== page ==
Patio de los Leones, Alhambra
Twenty-seven UW students reached Cádiz on January 12, marking the beginning of the department’s thirty-fourth semester-long program in the city thought by many to be the oldest in Western Europe.
As the new group of students begins their five-month adventure on the coast of Southwestern Spain, fall semester returnees are readjusting to life in the U.S. According to Rita Serghini, Resident Director of the Cádiz Program (and UW graduate in Spanish & International Relations who participated in the Cádiz program), the fall semester was “awesome!”
Jose Julio, tour guide, Mezquita de Cordoba
The group of forty-nine students was dynamic and inquisitive. “They not only soaked up the sun and enjoyed the endless sandy beaches, but,” according to Serghini, “were open to change and accepting of cultural differences.” Many quickly made local friends, either through their own initiative or through language interchanges with local University of Cádiz students, which included potlucks, holiday events and activities that focused on celebrations and traditions from both countries. These friendships were fundamental to the students’ experience and facilitated their integration into the gaditano community.
The end of the semester was a tear-filled time for many as they bid goodbye to their host families and friends, knowing they were leaving behind people who had forever changed their lives, and with whom they had established close and powerful connections.
Mezquita de Cordoba
Traveling to Córdoba and Granada in October, students experienced the magnitude and grandeur of both the Mezquita and the Alhambra. The Mezquita tour, led by ever-faithful guide, José Julio, exposed students to the world’s third largest Muslim mosque, remodeled inside to include amongst other things, a Catholic Cathedral: a true juxtaposition of religious cultures. Equally fascinating was the, Alhambra Palace, the last Islamic stronghold to fall to Catholic monarchs, Ferdinand & Isabella, in 1492. Students toured the botanical gardens, visited the Alcazaba, the Palacio de Carlos IV and the Palacios Nazaríes, where they saw the exquisite Patio de los Leones whose fountains and gently flowing channels of water serve to connect the various patios, creating a sense of unity and tranquility.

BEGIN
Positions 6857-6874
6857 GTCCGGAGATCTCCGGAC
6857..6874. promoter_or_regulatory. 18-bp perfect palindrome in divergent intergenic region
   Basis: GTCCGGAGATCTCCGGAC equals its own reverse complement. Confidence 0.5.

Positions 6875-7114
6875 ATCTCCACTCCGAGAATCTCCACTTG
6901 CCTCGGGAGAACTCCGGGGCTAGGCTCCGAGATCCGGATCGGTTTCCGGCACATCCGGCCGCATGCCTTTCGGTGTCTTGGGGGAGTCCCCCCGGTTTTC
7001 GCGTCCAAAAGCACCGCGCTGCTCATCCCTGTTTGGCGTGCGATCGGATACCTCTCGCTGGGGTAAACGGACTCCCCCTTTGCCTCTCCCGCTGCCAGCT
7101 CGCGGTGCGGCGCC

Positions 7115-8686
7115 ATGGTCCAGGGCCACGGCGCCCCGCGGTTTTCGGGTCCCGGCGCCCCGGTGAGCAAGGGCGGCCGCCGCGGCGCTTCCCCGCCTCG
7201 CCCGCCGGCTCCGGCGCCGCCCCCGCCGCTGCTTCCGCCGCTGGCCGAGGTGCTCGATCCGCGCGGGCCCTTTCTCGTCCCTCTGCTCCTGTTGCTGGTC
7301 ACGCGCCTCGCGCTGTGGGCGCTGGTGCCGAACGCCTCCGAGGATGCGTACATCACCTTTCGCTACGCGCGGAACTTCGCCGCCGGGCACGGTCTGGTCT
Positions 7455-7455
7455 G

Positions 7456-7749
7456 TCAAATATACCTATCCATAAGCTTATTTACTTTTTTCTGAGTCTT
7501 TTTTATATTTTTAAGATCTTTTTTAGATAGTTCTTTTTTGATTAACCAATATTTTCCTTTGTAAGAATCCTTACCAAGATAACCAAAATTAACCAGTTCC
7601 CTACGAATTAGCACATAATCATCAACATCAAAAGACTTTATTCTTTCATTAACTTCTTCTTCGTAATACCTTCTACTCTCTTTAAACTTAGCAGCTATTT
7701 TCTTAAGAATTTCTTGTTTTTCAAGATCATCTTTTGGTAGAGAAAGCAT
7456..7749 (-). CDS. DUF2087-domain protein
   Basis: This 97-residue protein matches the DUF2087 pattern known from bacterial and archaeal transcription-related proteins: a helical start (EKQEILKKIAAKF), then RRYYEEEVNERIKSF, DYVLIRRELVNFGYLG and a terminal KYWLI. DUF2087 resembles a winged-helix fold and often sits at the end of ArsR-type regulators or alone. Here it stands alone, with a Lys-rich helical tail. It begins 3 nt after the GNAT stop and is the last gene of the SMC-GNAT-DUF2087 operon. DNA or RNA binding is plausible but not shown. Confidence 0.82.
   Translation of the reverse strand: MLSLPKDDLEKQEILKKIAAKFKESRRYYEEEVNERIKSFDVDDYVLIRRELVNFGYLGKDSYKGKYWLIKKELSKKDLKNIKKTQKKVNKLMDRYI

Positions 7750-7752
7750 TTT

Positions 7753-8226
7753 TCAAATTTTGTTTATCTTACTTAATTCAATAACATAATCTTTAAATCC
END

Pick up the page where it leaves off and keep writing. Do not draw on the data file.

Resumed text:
Mezquita de Cordoba
In November, an excursion to Salamanca with stops in Cáceres and Mérida, gave students an opportunity to roam the medieval town of Cáceres as locals geared up for their annual medieval fair. In Salamanca, home to Spain’s oldest university (founded in 1218), students toured the casco antiguo (old town), visiting the Plaza Mayor, the old and new Cathedrals, and the famous university with the “rana de suerte” (lucky frog) hidden in its façade. Lastly, the impressive Roman ruins and the strategic importance of Mérida opened students’ eyes to what life might have been like in the Iberian Peninsula during the Roman Empire.
Each semester students in Cádiz select four or five 300- and 400-level courses (20-25 credits) taught by University of Cádiz faculty and designed to fulfill Spanish major and minor requirements at UW. Spanish 301, 302, 303, 406, three core courses (321, 322 and 323) as well as literature, linguistics, and cultural studies electives are offered fall and spring. More advanced students are encouraged to enroll in at least one regular University of Cádiz class. In addition to formal course work, they participate in a variety of extra-curricular classes including photography, cooking, surfing, classical Spanish guitar, and dance. Some choose to pursue salsa while those most inspired by the emotion and passion of flamenco culture opt to take a flamenco or sevillana dance class.
Some students volunteered at a local daycare, teaching English to the children through a variety of play activities. Others offered private English classes as a way to supplement their spending money. These classes provided a valuable experience for those who chose to undertake the additional responsibility.
All in all the semester was a resounding success. Many commented on how much they had changed in the sixteen weeks they were in Cádiz. By mid December, as the nine year-long students were looking forward to a five-week vacation, those in Cádiz just for fall semester were wishing that they could stay on and are now eagerly looking for ways to come back.
Rita Serghini, Resident Director
Suzanne Petersen, Executive Director